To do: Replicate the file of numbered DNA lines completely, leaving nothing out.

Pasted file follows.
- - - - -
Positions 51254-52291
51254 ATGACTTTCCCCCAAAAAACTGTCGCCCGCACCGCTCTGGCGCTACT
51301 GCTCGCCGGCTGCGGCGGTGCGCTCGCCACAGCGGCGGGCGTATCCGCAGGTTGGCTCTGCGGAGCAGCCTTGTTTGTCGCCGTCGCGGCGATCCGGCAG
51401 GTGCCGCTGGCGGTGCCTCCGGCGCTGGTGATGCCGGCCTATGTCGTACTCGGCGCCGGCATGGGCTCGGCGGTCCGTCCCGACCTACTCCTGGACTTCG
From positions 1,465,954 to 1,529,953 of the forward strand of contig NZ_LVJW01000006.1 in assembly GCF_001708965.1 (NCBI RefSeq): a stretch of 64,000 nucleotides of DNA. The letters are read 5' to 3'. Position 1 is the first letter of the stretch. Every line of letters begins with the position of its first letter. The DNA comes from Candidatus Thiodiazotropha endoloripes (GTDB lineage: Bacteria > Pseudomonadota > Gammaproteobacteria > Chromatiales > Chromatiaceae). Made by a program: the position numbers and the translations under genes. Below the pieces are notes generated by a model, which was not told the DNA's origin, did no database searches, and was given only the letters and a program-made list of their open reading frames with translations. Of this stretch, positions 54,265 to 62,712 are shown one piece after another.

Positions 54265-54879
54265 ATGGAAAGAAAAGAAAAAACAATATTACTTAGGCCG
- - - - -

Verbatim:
Positions 51254-52291
51254 ATGACTTTCCCCCAAAAAACTGTCGCCCGCACCGCTCTGGCGCTACT
51301 GCTCGCCGGCTGCGGCGGTGCGCTCGCCACAGCGGCGGGCGTATCCGCAGGTTGGCTCTGCGGAGCAGCCTTGTTTGTCGCCGTCGCGGCGATCCGGCAG
51401 GTGCCGCTGGCGGTGCCTCCGGCGCTGGTGATGCCGGCCTATGTCGTACTCGGCGCCGGCATGGGCTCGGCGGTCCGTCCCGACCTACTCCTGGACTTCG
From positions 1,465,954 to 1,529,953 of the forward strand of contig NZ_LVJW01000006.1 in assembly GCF_001708965.1 (NCBI RefSeq): a stretch of 64,000 nucleotides of DNA. The letters are read 5' to 3'. Position 1 is the first letter of the stretch. Every line of letters begins with the position of its first letter. The DNA comes from Candidatus Thiodiazotropha endoloripes (GTDB lineage: Bacteria > Pseudomonadota > Gammaproteobacteria > Chromatiales > Chromatiaceae). Made by a program: the position numbers and the translations under genes. Below the pieces are notes generated by a model, which was not told the DNA's origin, did no database searches, and was given only the letters and a program-made list of their open reading frames with translations. Of this stretch, positions 54,265 to 62,712 are shown one piece after another.

Positions 54265-54879
54265 ATGGAAAGAAAAGAAAAAACAATATTACTTAGGCCG